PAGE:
Portraits of Wildflowers

Perspectives on Nature Photography

Newer isn’t always better.

with 28 comments

Walnut Creek in February 1881

On January 7th I went walking in Balcones Regional Park in north Austin and took a few photographs of Walnut Creek. The pictures turned out just so-so, so here From February 4, 2007—nine years ago today—is a view that I do like of that same part of the creek, primarily because of the superimposed layers in the lower half of the image. There’s the water, and what’s reflected in the water, and the way the shadow of the prominent rock cancels the reflection there. The result is that I feel I’m peering into an opening through a dense lattice of trees, yet I can’t shake the impression that things have been turned inside out, as if I were looking at a stereo pair in which the two halves had been accidentally reversed.

© 2016 Steven Schwartzman

Written by Steve Schwartzman

February 4, 2016 at 4:59 AM

28 Responses

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  1. Absolutely! I had to blink (several times) before I was able to see this correctly (truth be told, my understanding required your explanation). Very cool effect. Still having trouble convincing myself I’m not looking into a cave or hideaway! A, literally, thought provoking shot.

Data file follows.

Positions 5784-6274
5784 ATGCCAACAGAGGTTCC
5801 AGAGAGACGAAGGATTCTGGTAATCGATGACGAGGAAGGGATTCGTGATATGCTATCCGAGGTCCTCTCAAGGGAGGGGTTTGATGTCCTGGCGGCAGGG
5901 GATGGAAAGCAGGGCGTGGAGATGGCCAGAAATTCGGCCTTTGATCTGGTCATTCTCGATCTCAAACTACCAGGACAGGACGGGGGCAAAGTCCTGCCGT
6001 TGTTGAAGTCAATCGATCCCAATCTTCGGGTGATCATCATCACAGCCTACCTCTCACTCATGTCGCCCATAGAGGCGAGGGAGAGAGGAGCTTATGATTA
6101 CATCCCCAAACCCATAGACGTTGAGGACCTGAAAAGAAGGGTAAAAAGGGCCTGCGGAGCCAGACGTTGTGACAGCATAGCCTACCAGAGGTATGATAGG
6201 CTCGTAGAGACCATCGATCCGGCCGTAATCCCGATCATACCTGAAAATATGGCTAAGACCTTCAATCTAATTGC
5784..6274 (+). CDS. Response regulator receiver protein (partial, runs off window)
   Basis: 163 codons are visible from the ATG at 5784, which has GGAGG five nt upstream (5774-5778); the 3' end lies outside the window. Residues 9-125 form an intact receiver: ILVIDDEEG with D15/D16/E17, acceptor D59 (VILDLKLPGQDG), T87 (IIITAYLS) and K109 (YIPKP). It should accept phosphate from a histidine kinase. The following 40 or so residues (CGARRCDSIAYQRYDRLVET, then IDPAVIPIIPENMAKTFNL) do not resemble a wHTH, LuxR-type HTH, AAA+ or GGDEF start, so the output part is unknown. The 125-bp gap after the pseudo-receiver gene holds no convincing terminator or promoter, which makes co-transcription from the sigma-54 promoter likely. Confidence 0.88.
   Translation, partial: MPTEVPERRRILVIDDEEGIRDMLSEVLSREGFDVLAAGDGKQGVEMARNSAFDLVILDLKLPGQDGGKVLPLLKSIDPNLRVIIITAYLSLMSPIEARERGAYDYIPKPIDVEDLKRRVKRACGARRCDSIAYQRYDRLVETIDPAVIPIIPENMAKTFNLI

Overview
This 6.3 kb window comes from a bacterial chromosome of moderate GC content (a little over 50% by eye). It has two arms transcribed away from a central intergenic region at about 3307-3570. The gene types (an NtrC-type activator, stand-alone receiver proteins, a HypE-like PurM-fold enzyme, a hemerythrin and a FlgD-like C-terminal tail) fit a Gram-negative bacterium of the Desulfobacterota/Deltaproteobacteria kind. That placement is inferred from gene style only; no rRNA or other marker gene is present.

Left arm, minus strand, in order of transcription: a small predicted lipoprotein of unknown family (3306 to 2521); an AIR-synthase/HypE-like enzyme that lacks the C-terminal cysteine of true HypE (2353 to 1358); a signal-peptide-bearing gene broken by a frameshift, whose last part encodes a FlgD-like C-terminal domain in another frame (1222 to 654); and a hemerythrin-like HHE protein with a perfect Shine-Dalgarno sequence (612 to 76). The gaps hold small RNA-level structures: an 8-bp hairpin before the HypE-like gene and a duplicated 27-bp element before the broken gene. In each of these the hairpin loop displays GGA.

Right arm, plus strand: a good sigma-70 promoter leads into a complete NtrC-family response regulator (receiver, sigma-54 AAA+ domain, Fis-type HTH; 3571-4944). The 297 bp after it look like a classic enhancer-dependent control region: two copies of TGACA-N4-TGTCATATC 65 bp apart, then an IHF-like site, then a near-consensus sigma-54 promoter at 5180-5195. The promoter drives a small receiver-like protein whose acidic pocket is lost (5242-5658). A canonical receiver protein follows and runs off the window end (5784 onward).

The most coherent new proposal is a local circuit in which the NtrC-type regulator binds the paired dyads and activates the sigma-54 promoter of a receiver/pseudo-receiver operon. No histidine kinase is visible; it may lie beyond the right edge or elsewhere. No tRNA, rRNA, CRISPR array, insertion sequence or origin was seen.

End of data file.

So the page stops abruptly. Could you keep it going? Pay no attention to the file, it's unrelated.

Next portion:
Pairodox Farm

    February 4, 2016 at 5:06 AM

    • Thanks for your validation, Dave. You sound like someone who’s had experience with side-by-side stereo pairs, which I made in the 1970s and ’80s.

      Steve Schwartzman

      February 4, 2016 at 7:03 AM

  2. Intriguing as well as very beautiful.


    February 4, 2016 at 6:04 AM

  3. Fascinating effect

    Chas Spain

    February 4, 2016 at 6:13 AM

  4. Yes, or like an opening. I’m working on a small painting right now of a spiderweb lit up against shadowy garden background, and the effect is similar but reversed.


    February 4, 2016 at 8:31 AM

  5. I see that reversal, too. I like viewing stereo pairs without the special glasses. Cross the eyes or stare straight ahead. Here are some examples on the google machine. Many of them are reversed, not all tho. http://bit.ly/1S2FR9o

    Jim Ruebush

    February 4, 2016 at 9:02 AM

    • When the images are small enough, like those on the page you linked to, I can free-view them (i.e. view them in 3D without a viewer). With larger images I need a stereo viewer. I’ve always used what’s called parallel viewing: the left eye sees the left half of the pair and the right eye sees the right half. I’ve never been able to view stereo pairs cross-eyed; my mind gets boggled and my head hurts if I even try to do that. I assume the pairs that Google shows that seem reversed to me are intended for cross-viewing rather than being mistakes, although a few could still be mistakes.

      Steve Schwartzman

      February 4, 2016 at 9:20 AM

  6. It is a very engaging photo, I really enjoyed walking with you through your thoughts on the image.

    Charlie@Seattle Trekker

    February 4, 2016 at 10:16 AM